Wednesday, January 2, 2013

Don't Blame the Messenger

Recently I saw an ad from AARP flogging the life insurance plan offered through their organization (but - and this is important - it is not offered by AARP itself). The ads mention that applicants need only complete "3 simple health question".  As I work for a company that offers life insurance, and I have extensive knowledge of the terms and conditions of our policies, I was curious what the questions are. 

A Google search yielded a result I found interesting at this site.  Sadly, on reading some of the complaints, I found that most of the complainants were clearly people who had not read their insurance policies and knew little or nothing about how insurance works. 

Several of them seem to think that if they terminated their policies, they would be refunded all the premiums they had paid.  If you find an insurance company that offers to refund your premiums when you cancel the policy, that company is either a) lying; or b) about to go out of business because they're not making enough money to cover their benefit payouts.  Insurance companies make money by charging premiums.  They have to charge enough to cover their reserves, the amount of money they set aside to cover insurance claims.  Their are state and federal regulations about how large these reserves must be.  But insurance companies also have to pay overhead: office space and equipment, salaries and benefits for their employees, advertising, etc.  If they are publicly-traded companies, they have to earn dividends for their stockholders.  To do all this, they have to charge enough premiums to earn more than what they need for reserves and overhead.  They have to balance the risk that they will earn more in premiums than they pay out in claims.  But they know that if premiums are too high, they won't get any new customers and their old customers will leave. 

One way life insurers manage this balancing act is by charging higher premiums to older policyholders, or to people who have dangerous health conditions.  These are the people who are mostly likely to die and incur a claim.  All of this is normal insurance industry practice, not anything illegal or immoral.  If the insurance companies never raised premiums for older insureds, they would have to charge all of their customers exorbitantly high rates. Others complainants on the site were incensed that premiums increased commensurate with the age of the insured person.  There were a few who blamed AARP for the perceived flaws in the plan, failing to recognize that AARP is not the insurer. I explained above why the rates go up.  AARP is not responsible for what's in the insurance policies, which are often by New York Life.  New York Life isn't preying on the elderly; it's just doing what it has to do to offer inexpensive life insurance to older people.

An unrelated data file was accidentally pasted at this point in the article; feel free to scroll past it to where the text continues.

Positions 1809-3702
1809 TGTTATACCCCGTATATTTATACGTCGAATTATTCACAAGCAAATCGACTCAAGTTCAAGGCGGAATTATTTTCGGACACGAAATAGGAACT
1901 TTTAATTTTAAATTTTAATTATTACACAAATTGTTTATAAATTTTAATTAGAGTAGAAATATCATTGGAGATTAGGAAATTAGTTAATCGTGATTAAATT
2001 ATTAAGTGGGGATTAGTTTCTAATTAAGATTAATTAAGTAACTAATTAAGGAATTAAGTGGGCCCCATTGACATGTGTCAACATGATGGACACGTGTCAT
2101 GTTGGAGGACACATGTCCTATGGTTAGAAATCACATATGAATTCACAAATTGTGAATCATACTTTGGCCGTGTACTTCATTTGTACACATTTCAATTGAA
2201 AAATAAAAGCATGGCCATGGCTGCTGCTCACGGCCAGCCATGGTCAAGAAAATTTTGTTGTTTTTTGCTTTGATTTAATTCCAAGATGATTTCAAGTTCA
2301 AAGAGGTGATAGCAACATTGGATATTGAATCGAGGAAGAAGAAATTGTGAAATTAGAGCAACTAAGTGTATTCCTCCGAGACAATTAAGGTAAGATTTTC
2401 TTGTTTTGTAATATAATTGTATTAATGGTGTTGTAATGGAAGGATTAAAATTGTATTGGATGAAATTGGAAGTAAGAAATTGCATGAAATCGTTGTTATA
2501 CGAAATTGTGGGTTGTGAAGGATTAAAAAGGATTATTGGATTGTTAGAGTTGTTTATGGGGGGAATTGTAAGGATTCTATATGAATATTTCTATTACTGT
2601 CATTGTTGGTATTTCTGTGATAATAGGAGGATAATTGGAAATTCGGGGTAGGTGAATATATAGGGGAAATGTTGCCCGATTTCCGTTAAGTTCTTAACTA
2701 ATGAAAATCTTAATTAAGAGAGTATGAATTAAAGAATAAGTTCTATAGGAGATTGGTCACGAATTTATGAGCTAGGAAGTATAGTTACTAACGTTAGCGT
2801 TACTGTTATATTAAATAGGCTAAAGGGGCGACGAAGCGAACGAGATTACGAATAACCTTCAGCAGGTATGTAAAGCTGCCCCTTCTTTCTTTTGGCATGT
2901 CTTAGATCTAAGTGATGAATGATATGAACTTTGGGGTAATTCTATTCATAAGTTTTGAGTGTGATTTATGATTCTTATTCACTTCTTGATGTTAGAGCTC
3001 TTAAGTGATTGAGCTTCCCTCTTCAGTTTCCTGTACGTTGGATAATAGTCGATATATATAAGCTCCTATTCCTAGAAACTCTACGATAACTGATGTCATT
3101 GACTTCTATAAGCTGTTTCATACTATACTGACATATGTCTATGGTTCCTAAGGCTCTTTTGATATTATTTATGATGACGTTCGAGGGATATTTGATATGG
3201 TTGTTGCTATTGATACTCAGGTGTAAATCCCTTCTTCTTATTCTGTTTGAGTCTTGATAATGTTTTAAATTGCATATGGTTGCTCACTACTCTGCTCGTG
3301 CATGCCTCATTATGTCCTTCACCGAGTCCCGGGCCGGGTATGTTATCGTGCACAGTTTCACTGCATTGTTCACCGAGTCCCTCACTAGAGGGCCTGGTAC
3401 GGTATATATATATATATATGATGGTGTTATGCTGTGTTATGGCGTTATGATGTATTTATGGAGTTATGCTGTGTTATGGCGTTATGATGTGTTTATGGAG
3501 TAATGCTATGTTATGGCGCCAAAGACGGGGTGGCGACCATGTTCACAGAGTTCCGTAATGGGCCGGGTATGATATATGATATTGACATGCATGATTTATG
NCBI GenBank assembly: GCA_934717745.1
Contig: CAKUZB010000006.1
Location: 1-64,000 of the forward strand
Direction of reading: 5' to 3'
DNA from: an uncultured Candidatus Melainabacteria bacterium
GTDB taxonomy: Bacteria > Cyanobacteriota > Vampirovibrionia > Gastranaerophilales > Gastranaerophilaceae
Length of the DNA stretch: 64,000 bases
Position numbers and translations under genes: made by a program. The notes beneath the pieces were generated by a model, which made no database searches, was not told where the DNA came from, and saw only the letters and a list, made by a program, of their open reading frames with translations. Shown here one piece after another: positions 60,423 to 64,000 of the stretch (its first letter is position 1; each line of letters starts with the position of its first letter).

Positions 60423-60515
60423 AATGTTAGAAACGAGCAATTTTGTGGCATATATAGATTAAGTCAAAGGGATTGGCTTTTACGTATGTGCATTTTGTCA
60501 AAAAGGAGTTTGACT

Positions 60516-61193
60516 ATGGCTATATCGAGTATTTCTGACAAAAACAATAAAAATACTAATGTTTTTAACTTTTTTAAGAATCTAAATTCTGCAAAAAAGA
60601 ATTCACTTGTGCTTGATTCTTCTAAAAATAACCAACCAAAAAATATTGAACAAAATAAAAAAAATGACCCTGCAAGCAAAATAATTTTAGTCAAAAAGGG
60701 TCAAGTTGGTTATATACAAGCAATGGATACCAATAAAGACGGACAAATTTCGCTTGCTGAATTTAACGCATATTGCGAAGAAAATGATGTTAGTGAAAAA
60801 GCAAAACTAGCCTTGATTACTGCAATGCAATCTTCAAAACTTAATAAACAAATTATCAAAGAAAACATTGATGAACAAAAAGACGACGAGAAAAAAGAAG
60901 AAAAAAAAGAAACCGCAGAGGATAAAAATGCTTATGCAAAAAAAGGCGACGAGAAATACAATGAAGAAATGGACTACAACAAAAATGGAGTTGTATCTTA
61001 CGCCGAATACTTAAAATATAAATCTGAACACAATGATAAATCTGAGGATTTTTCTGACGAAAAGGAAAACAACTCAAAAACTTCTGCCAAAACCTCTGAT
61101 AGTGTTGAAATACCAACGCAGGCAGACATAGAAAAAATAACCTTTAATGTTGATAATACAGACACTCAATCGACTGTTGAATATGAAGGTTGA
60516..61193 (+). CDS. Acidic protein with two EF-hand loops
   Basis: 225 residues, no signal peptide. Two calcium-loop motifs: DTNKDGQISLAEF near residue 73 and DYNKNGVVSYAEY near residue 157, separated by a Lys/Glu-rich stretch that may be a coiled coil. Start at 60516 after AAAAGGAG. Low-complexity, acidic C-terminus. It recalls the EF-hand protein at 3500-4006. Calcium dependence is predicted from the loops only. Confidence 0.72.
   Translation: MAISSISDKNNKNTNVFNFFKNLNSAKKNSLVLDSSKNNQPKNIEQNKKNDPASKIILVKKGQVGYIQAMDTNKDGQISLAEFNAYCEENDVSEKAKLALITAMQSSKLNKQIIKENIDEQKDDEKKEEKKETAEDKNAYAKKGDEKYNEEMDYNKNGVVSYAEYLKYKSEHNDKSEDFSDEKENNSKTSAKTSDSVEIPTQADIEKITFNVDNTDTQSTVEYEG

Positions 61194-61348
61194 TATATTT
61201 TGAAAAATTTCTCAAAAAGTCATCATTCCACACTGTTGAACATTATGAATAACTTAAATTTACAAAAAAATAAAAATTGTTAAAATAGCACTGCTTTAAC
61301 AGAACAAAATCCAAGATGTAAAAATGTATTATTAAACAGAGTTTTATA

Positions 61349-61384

The saddest part of all this for me was seeing that these unhappy people didn't read their insurance policies to learn the terms and conditions. Other ways that insurance companies can reduce premiums is by putting certain requirements in the policy.  For example, some policies require that if you are put in a care facility, there must be a resident physician on duty.  If there is not, and you die in such a facility, the policy will not pay any benefits.  It's important to know this stuff.  Not all insurance policies make this kind of requirement.  But having a requirement like this is another way the insurance company can save money, both for you and for the company.  They're not doing it just to be horrible to your relatives.  If you're aware of these limitations, you won't get an awful surprise when Grandpa dies in a nursing home (which don't usually have on-site doctors), and the insurance company declines to pay the claim. 

Seriously, people. read your insurance policy.  If you don't understand what it means, call the insurance company and make them explain it to you.  If they don't do that, then you have grounds to complain.  But be sure you're complaining about the right company.

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